Time Warner wants to charge a lot of money for the new Dodgers channel

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Josh Kosman and Claire Atkinson of the New York Post are hearing from sources that the Time Warner is having a tough time getting other cable systems to carry their new Dodgers channel:

Time Warner Cable has yet to start negotiations for the Dodgers network, named SportsNet LA, and already several pay-TV providers are balking at the expected asking price, sources said.

“They know several distributors will say no [to Dodgers channel] because of the costs,” said one source.
While Time Warner Cable gained distribution for its SportsNet and Deportes channels last year, the contentious negotiations with distributors left little appetite for another pricey deal.

They report that the Dodgers are going to ask $5 per subscriber at the outset but that over time it will escalate to $8 per subscriber. Which is really, really high compared to other regional sports networks’ carriage prices. But that’s also what Time Warner needs to pay the Dodgers the $8 billion over 25 years it agreed to pay the Dodgers for TV rights.

This will all be passed on to consumers in the form of higher cable bills. Which, if you’re a Dodgers fan, you probably won’t mind if the alternative is not being able to see your team. If you’re not a Dodgers fan, however, and you just want to watch old movies or reality shows or whatever? At some point you’re gonna start to get mad, right?

The Baltimore Orioles did not try to get Shohei Ohtani . . . out of principle

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Shohei Ohtani made it pretty clear early in the posting process that he was not going to consider east coast teams. As such, it’s understandable if east coast teams didn’t stop all work in order to put together an Ohtani pitch before he signed with the Angels. The Baltimore Orioles, however, didn’t do so for a somewhat different reason than all of the other also-rans.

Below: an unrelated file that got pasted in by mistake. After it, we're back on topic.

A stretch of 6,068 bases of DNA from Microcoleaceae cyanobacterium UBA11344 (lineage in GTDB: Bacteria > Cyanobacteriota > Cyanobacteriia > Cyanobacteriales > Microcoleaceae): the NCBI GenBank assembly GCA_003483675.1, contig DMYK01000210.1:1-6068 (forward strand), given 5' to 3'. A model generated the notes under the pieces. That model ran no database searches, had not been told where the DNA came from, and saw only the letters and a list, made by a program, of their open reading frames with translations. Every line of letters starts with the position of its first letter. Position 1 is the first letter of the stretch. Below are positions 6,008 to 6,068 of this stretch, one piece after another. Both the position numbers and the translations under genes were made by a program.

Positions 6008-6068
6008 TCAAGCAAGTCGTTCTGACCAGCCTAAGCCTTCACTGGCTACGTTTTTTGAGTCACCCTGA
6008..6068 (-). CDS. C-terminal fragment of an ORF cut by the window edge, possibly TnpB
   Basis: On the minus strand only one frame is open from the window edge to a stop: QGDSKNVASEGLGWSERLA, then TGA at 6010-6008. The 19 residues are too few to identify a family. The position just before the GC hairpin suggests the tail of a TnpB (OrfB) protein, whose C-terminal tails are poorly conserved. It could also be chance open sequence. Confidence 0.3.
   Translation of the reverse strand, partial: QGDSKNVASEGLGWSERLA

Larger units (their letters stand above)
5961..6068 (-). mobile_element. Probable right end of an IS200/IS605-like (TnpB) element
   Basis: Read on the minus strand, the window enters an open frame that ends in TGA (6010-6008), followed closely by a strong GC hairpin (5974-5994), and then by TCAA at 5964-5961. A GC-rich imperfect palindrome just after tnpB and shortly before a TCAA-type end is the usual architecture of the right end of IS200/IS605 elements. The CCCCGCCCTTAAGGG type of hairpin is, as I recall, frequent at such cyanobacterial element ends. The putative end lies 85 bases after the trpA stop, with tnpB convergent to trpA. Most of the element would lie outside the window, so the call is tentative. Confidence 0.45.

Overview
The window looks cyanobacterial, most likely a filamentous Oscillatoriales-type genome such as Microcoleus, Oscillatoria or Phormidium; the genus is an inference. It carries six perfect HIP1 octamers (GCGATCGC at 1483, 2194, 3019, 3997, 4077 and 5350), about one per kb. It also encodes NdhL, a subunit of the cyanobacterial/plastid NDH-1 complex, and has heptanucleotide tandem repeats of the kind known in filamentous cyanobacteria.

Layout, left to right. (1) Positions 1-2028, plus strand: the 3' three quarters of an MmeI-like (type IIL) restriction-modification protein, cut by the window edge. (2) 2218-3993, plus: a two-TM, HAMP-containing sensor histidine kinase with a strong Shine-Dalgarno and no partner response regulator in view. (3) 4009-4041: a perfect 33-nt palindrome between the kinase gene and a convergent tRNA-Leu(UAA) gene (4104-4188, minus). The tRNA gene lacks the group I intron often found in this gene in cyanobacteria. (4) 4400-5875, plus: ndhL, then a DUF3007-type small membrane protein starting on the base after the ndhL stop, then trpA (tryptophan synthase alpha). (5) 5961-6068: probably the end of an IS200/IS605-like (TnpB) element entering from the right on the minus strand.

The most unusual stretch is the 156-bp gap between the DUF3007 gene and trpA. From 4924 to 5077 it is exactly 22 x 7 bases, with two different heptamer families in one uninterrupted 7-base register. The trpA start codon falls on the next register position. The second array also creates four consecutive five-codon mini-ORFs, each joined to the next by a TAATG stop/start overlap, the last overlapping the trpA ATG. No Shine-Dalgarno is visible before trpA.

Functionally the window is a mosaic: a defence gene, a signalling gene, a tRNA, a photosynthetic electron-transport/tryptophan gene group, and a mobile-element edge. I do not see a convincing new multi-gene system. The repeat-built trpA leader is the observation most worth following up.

Their reason, as explained by general manager Dan Duquette on MLB Network Radio yesterday was “because philosophically we don’t participate on the posting part of it.” Suggesting that, as a matter of policy, they will not even attempt to sign Japanese players via the posting system.

Like I said, that probably didn’t make a hill of beans’ difference when it came to Ohtani, who was unlikely to give the O’s the time of day. I find it really weird, though, that the Orioles would totally reject the idea of signing Japanese players via the posting system on policy grounds. None of their opponents are willing to unilaterally disarm in that fashion, I presume.

More than that, though, why would you make that philosophy public? Don’t you want your rivals to think you’re in competition with them in all facets of the game? Don’t you want your fans to think that you’ll stop at nothing to improve the team?

An odd thing to say for Duquette. I don’t know quite why he’d say such a thing.